Whose history, which narrator?

Whose history, which narrator?

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Whose history, which narrator?

Salman Rushdie’s Midnight’s Children can be read, inter alia, as the unfolding of the twentieth-century India’s history. There is in the novel, virtually all of the twentieth century Indian history: the Jallianwalla Buch tragedy, Quit India movement, Cabinet Mission, freedom movement, Muslim League and its role, riots and bloodshed subsequent to the independence, Five Years Plans, reorganization of Indian states and language riots, Chinese aggression, the theft of the sacred relic from the Hazratbal mosque, Pakistan War, liberation of Bangladesh, the Emergency, the military coup in Pakistan in 1958, and various other historically important events. There are also typically Indian divisions and dissents, chaos and disillusion, communal tensions, religious fanaticism besides traditional values and modernizing efforts.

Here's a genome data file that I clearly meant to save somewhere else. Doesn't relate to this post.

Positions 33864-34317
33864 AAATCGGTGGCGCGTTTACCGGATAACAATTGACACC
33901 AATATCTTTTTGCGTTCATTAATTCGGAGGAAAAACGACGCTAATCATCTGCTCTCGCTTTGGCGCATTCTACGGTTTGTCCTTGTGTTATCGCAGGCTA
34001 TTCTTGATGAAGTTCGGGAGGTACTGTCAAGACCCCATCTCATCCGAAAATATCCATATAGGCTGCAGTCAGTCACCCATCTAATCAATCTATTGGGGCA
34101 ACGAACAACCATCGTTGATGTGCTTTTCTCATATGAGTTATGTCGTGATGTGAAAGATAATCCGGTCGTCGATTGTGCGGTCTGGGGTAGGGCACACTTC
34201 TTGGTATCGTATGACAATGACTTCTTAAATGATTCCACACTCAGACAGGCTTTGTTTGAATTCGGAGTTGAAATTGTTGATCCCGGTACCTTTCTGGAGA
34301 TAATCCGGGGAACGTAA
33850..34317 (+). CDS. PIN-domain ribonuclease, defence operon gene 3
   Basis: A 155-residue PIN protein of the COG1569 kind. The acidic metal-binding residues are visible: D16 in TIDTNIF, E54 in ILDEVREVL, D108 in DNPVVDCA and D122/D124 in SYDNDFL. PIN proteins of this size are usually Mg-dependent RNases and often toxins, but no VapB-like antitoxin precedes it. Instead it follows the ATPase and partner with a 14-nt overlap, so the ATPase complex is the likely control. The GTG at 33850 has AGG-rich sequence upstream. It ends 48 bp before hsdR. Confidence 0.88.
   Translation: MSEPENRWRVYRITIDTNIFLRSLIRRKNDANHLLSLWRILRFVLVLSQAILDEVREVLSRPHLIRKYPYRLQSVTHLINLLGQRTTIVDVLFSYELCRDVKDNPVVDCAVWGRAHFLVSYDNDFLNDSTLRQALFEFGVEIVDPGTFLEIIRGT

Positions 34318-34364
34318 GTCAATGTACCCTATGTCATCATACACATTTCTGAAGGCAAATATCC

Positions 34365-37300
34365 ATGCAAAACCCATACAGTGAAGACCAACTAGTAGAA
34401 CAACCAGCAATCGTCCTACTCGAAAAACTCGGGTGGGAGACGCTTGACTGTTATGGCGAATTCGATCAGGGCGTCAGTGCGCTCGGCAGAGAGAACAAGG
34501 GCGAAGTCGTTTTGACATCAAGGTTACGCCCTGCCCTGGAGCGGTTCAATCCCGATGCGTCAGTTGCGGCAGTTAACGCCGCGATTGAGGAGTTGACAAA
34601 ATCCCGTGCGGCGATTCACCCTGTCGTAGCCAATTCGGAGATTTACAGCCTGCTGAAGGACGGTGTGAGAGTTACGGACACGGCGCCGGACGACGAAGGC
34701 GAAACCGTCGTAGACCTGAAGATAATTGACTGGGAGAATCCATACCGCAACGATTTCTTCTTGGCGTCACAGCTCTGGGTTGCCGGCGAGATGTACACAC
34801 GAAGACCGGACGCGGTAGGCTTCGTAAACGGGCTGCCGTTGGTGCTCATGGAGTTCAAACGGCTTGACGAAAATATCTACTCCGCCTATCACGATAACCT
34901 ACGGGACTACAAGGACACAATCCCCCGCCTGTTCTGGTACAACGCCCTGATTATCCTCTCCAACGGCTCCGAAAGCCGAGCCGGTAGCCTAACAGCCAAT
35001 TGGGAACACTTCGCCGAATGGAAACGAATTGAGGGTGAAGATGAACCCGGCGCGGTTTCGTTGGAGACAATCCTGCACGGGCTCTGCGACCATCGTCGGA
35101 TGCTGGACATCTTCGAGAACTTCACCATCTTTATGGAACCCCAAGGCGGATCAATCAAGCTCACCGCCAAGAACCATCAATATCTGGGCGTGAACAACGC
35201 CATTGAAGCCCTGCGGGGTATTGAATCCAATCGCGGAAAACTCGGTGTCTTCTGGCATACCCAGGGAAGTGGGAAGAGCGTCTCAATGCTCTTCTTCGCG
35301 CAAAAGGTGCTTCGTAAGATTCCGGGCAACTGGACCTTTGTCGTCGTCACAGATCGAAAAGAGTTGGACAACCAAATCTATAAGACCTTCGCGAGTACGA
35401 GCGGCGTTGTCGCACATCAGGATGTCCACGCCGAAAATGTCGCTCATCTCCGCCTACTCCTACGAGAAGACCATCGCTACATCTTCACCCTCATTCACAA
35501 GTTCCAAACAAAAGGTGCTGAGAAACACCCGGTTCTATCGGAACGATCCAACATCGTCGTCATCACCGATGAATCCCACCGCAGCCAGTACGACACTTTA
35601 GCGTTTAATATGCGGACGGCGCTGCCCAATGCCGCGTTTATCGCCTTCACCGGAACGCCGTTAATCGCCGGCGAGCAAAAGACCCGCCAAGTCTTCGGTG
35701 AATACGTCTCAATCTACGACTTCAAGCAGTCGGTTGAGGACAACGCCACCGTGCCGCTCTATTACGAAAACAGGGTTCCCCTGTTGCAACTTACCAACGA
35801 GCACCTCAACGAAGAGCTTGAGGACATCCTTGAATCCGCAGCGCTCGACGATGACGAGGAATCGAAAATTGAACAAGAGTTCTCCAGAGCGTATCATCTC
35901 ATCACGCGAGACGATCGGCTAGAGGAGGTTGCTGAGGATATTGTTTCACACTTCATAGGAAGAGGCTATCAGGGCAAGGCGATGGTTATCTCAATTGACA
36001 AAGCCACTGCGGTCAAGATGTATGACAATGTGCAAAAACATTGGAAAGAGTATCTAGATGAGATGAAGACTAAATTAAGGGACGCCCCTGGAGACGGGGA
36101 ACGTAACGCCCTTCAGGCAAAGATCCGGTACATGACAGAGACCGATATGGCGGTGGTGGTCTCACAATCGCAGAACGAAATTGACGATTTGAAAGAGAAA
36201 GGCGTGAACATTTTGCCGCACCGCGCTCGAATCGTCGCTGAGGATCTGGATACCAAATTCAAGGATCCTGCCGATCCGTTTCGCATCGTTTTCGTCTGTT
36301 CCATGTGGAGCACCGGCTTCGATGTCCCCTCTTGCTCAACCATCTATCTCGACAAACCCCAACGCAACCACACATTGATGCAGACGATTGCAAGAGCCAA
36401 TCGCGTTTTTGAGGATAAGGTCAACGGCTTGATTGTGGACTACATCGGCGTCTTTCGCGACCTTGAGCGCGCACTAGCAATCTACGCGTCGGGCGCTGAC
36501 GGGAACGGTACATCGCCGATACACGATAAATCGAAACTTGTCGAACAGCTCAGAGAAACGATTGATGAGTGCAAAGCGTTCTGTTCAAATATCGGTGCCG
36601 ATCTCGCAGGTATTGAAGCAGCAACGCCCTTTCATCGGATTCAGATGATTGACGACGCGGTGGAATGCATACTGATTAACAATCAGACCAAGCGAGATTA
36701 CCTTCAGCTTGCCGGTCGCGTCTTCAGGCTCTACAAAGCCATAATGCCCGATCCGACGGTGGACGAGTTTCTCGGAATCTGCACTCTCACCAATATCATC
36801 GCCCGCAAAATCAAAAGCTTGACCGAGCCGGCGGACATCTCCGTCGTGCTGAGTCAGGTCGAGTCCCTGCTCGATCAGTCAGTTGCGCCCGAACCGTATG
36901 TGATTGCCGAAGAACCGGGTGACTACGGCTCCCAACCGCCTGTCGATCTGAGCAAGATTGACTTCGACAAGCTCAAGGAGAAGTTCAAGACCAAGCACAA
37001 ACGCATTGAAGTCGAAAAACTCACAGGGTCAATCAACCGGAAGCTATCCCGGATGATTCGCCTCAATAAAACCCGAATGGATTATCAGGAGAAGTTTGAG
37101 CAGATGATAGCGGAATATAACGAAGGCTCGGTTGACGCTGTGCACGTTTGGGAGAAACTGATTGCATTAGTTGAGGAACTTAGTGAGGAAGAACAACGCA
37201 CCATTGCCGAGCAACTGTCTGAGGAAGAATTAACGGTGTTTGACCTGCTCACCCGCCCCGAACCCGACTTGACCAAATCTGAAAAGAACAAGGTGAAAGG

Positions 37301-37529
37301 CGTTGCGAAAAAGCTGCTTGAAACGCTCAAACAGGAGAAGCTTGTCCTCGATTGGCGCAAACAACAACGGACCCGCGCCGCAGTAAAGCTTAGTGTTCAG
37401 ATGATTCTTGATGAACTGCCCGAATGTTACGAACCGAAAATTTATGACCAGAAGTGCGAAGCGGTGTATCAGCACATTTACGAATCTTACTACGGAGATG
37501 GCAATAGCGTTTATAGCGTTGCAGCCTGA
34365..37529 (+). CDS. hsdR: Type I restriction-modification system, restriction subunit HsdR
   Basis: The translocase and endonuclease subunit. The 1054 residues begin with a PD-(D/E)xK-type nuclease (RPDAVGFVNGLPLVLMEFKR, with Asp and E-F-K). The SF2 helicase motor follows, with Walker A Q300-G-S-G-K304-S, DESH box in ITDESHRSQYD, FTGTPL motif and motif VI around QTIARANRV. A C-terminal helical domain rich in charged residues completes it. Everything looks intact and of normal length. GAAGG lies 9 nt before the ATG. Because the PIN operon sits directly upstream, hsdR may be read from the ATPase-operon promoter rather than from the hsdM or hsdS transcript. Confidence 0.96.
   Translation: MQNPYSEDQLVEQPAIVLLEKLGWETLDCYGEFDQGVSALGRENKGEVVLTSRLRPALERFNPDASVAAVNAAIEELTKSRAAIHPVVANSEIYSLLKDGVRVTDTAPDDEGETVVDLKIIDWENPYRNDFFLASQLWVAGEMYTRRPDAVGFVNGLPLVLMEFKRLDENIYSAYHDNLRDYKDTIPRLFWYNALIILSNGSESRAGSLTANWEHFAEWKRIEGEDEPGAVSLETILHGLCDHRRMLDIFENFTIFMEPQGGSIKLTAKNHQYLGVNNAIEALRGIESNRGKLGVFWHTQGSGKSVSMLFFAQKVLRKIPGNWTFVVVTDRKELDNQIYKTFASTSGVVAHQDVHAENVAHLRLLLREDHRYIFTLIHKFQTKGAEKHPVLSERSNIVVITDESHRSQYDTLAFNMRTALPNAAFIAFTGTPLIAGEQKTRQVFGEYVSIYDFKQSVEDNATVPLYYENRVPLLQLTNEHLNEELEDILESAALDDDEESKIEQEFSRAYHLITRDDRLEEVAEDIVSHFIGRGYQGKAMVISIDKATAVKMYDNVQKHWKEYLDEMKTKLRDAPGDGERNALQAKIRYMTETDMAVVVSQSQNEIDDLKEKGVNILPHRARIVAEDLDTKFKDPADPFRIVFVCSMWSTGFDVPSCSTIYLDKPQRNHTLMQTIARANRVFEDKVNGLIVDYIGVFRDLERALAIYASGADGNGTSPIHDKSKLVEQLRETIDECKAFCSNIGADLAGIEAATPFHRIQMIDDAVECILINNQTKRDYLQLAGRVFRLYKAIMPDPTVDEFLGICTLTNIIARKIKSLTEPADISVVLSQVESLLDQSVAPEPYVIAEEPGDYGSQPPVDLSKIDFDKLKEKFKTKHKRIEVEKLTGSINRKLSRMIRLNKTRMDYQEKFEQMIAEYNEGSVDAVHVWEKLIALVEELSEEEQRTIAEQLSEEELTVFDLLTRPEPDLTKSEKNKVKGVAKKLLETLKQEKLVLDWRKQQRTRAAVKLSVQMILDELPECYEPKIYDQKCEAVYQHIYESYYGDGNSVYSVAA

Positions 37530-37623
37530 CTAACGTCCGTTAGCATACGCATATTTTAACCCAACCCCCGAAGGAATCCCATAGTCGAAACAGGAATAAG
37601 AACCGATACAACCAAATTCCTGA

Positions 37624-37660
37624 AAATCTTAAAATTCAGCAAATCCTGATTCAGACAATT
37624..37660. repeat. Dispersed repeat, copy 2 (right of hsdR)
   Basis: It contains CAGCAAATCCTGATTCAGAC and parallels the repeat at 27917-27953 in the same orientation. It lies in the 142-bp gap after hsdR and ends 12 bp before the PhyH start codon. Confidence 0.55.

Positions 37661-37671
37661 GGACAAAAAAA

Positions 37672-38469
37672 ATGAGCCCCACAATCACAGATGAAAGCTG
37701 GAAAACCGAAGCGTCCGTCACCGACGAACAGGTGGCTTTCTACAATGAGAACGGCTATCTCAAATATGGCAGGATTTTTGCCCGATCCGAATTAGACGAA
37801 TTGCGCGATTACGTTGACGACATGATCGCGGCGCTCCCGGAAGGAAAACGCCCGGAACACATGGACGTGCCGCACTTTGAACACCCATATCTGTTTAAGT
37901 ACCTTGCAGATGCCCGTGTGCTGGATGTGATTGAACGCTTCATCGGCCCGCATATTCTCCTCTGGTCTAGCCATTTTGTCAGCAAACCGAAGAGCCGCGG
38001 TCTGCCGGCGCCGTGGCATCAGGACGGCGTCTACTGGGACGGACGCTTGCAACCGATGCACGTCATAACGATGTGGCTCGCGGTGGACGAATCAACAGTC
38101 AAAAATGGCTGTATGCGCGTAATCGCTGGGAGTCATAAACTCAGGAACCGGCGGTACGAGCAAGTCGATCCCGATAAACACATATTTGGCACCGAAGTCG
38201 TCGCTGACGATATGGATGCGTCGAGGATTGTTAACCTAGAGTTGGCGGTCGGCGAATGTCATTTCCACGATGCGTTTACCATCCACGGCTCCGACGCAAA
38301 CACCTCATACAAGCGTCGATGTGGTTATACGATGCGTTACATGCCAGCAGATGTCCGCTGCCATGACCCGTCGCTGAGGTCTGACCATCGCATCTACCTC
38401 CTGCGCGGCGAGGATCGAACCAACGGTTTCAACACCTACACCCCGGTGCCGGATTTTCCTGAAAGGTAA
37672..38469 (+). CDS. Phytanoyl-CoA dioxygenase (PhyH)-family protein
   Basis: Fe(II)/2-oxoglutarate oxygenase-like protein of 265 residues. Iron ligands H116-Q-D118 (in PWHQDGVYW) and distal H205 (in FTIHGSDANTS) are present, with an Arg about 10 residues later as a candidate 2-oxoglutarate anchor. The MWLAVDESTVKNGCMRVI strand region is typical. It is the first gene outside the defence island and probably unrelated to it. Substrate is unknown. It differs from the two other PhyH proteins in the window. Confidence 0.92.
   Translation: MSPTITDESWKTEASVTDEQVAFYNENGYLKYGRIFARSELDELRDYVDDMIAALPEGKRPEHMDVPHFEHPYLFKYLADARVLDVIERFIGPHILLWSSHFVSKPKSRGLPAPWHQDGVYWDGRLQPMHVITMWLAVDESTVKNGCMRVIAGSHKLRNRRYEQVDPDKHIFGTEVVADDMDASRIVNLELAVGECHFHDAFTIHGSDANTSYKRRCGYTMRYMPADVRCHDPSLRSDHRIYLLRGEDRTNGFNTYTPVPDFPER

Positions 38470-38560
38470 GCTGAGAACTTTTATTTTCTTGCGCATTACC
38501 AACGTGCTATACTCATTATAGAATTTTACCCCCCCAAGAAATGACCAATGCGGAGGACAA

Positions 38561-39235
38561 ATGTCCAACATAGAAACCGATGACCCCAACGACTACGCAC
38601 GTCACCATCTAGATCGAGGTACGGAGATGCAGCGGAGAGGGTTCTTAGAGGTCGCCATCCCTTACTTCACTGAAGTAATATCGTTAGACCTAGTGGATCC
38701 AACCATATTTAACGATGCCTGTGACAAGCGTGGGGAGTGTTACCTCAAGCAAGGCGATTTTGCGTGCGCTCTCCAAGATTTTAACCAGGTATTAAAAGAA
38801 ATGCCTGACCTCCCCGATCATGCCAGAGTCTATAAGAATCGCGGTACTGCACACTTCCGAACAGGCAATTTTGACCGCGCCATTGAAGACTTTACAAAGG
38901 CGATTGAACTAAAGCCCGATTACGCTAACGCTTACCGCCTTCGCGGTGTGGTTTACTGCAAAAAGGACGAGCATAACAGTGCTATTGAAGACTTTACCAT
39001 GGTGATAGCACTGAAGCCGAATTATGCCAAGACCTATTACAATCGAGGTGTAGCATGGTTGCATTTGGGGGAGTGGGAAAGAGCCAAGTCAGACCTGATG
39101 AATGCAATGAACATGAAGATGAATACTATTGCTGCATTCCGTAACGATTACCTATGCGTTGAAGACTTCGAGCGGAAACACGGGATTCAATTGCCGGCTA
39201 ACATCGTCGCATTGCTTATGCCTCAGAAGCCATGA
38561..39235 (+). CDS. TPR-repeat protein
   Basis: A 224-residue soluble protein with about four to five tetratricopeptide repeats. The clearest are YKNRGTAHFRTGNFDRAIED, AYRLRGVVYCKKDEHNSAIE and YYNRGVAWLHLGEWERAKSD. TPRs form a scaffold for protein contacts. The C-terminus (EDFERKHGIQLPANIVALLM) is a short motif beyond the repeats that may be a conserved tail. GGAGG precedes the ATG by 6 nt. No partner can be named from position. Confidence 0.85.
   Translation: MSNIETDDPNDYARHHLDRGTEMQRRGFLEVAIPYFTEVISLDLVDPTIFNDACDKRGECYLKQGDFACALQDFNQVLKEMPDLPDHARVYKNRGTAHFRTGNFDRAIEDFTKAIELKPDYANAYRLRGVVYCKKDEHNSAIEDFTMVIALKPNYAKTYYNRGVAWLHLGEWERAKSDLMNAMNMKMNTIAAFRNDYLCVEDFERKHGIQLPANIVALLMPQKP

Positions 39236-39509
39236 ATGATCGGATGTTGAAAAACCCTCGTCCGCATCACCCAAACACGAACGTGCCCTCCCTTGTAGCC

One aspect Rushdie places emphasis on, is the close link between the history of India and the history of Saleem’s family. In the end, the former can be read as a family album. Saleem’s uncle, Zulfikar, is a Pakistani general who helps General Ayub Khan to plan the military takeover of 1958; his aunt is a mistress of Homi Catrak, who is shot by the husband of Lila Sabarmati, another of his mistresses (Commander and Mrs. Nanavati in real life); his classmate Cyrus Dubash becomes the founder of a religious cult that seems to be an amalgam of Guru Maharaj and Hatha-yogi Lakshman Rao who claimed he could walk on water; Saleem himself triggers off one of the worst language riots in Bombay; his mother was first married to Shcikh Abdullah’s right-hand man; the disappearance of the Prophet’s Hair is linked to his grandfather. In addition, Saleem belongs to an extremely peculiar group of 1,001 children born within the very first hour of India’s independence, on the 15th of August 1947, and capable of performing paranormal phenomena. Saleem, thus becomes an authentic representative of India, he is India.